Resiliency: A Characteristic Learned Through Experience. It’s Okay to Lose!

Sports teach kids to be Losers….and that is a really good thing

One of the greatest things that sports does for children may be to expose them to failure. All of us will fail and it is important to learn to be resilient and respond appropriately. To be resilient means to be “able to become strong, healthy, or successful again after something bad happens”. Great people are not great because they have never failed, most become great because they have learned to respond well to failure. One learns by doing and experiencing, and at E4A we believe that holds true when it comes to responding to failure. Some would like to insulate children from these experiences, but in the end that might be limiting their growth. Sports is a great tool to teach children resiliency.

I remember well the crushing blows that sports delivered in my life. I remember sitting there as a 6th grader trying out for the 7th grade basketball team on the outside playground of Sage Junior High while the coach read off the names of those who had made the team. When my name was not called it took every amount of strength I had inside of me not to burst into tears. I went home and cried myself to sleep. I had a hard time going to school the next day. My best friend had made the team as a 6th grader and I did not think that I could stomach hearing my teachers and friends congratulate him and console me. But guess what, I went. As an 11 year old kid I stopped crying and went to school determined to prove at lunch that the coach had made a mistake. As it turned out he had made a mistake…He called me a few days later and asked why I was not attending practice. He had inadvertently failed to call my name, but I will never forget what those two days of thinking I was cut taught me.

I remember being a sophomore on the varsity basketball team in high school and getting fouled at the buzzer while shooting a three pointer with our team trailing by two in the Semi Final Game of the Hart Holiday Classic Basketball Tournament. The other coach called a time out to ice me. I went to the bench and my coach gathered us into a circle and said, “Let’s sit back and watch Shad do what he does best. You got this Shad, go win the game for us!” All of my teammates wished me well. I stepped to the line confident as can be. The Hart fans began to yell and scream and kick the benches which literally made the gymnasium shake. I missed the first, hit the second and missed the third. I had lost the game for my team. Frustrated, I punched the gymnasium floor as the Hart fans rushed the court! My father came down onto the court, and I cried on his shoulder. I am not sure what was more embarrassing, to lose the game for my team or to cry about it.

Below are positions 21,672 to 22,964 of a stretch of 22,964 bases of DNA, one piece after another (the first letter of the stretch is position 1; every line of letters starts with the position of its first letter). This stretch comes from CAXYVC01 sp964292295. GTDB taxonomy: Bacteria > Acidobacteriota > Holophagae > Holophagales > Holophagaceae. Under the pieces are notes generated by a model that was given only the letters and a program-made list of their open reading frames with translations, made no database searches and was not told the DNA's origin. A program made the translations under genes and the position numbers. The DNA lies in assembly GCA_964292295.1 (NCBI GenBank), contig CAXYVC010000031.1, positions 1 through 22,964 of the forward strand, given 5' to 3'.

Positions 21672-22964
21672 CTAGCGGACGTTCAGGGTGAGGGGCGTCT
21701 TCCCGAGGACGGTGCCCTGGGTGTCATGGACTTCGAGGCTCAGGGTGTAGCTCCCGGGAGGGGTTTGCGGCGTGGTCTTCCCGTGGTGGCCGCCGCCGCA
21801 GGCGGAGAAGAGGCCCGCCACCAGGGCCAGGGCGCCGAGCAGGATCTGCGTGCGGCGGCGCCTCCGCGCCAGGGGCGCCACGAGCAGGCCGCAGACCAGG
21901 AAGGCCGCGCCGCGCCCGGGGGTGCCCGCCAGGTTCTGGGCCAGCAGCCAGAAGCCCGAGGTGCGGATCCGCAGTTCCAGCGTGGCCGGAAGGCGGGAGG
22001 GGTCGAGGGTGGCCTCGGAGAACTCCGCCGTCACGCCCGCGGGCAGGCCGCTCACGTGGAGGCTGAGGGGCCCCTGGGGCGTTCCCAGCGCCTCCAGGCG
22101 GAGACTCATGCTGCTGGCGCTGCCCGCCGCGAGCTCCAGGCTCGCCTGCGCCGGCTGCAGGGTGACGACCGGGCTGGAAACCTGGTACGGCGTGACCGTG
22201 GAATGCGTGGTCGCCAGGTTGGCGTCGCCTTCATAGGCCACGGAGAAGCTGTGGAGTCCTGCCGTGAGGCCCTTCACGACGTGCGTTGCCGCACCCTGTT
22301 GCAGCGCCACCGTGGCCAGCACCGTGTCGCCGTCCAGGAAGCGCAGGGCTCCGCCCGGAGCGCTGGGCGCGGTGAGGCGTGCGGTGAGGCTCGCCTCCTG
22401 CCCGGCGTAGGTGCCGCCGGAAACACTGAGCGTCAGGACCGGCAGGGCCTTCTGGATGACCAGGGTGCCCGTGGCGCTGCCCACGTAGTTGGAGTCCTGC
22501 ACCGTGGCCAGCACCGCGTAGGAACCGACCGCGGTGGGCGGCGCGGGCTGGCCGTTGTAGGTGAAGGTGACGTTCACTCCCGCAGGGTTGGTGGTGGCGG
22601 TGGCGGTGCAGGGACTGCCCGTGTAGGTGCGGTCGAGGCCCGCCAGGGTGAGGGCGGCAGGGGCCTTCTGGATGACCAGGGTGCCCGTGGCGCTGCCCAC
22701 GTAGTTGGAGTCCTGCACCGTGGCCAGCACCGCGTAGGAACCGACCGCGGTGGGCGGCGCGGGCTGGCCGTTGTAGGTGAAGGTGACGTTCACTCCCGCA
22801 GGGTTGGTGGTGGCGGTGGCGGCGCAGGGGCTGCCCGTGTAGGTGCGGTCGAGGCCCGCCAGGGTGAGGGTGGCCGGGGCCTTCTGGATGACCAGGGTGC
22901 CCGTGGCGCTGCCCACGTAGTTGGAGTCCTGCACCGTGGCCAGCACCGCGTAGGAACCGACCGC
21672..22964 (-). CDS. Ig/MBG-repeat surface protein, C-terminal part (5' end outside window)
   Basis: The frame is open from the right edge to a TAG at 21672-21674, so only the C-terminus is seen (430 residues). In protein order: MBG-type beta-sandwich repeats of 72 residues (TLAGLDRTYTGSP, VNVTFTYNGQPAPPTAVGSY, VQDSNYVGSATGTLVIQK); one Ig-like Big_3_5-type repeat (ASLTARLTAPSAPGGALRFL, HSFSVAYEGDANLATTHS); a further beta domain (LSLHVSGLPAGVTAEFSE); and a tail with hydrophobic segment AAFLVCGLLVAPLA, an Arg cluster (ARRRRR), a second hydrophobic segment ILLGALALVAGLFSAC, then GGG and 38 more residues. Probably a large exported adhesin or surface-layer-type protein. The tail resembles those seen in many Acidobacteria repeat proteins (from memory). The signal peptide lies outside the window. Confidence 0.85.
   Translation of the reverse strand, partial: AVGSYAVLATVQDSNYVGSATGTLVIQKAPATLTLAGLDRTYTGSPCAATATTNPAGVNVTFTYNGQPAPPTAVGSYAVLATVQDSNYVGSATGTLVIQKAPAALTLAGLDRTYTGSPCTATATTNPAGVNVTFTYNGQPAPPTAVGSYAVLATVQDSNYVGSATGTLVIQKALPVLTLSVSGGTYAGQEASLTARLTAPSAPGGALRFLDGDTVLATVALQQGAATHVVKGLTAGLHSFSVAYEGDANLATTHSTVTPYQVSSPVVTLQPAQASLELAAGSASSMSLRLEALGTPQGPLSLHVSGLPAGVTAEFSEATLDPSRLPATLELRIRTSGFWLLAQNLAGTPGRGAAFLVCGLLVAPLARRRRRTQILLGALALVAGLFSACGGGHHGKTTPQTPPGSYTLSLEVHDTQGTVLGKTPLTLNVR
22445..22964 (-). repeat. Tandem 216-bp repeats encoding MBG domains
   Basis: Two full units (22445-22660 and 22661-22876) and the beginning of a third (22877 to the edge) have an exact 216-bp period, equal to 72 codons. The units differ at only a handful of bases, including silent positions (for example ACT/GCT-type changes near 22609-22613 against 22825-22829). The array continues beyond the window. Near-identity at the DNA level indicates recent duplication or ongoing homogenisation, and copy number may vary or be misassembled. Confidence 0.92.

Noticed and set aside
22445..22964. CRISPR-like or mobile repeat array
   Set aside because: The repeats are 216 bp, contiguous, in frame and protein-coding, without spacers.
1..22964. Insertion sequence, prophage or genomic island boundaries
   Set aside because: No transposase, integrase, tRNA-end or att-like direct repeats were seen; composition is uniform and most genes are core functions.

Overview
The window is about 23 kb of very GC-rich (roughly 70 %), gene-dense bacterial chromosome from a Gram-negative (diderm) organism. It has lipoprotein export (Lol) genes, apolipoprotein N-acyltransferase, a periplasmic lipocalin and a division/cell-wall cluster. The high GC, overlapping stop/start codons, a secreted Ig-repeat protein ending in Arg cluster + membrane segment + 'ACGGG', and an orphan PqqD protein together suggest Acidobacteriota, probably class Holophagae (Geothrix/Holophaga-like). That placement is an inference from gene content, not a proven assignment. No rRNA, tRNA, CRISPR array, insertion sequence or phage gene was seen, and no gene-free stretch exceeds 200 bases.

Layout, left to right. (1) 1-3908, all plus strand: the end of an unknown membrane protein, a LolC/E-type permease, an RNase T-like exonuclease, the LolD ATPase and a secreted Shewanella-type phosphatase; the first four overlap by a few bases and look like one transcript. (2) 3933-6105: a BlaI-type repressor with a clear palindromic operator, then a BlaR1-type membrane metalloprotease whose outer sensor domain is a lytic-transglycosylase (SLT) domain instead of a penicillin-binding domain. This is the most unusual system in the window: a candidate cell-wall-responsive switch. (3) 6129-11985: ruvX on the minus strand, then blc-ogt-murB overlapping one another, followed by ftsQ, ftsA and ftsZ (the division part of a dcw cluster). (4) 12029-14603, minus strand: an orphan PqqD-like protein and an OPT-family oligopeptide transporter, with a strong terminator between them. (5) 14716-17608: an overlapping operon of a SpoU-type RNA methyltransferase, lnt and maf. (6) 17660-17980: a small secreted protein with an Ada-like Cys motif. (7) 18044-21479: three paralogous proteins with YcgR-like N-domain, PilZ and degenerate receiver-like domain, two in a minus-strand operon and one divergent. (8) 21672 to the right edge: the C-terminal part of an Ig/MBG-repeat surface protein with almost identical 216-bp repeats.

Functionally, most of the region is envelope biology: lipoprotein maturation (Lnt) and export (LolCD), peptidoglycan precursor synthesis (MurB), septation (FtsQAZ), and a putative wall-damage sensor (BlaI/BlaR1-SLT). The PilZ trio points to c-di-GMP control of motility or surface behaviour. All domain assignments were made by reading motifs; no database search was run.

I went home that night and stayed up until midnight shooting free throws in my driveway. I shot them in sets of three. Not one time did I fail to make at least two. At one point I was so frustrated I kicked the ball into the garage door. The next day I had to go and play another game. As I walked around the gym I saw people pointing me out as the “poor boy” that missed the free throws the day before. I was determined to learn from that and to not make the mistake again. As a Senior I was faced with nearly the same situation and was able to redeem myself.

I could go on and on about my sports failures, but instead I will tell you this. Without those failures I do not think I would have been as equipped as I am to deal with the failures I have face off the court. Sports taught me to get up and try again after failing. Sports taught me to face tough situations and to do so appropriately. Sports taught me to be resilient.
I hope that each of you athletes are grateful for the opportunity to just play the game. Is there anything as exhilarating and satisfying as a hard earned victory? Maybe not, but is there anything as tutoring as a hard to swallow loss? Probably not. Sports will give you an opportunity to be a loser…and ultimately that might be what makes you a winner in life. So next time you fail, I hope it hurts, I hope it hurts so bad you can’t sleep. I hope you want to go home and go to work, and wake up the next day longing for another chance to prove yourself. If you can learn to do so. You will truly be a winner in the aspects of your life that really matter!

Shad Martin
Especially for Athletes

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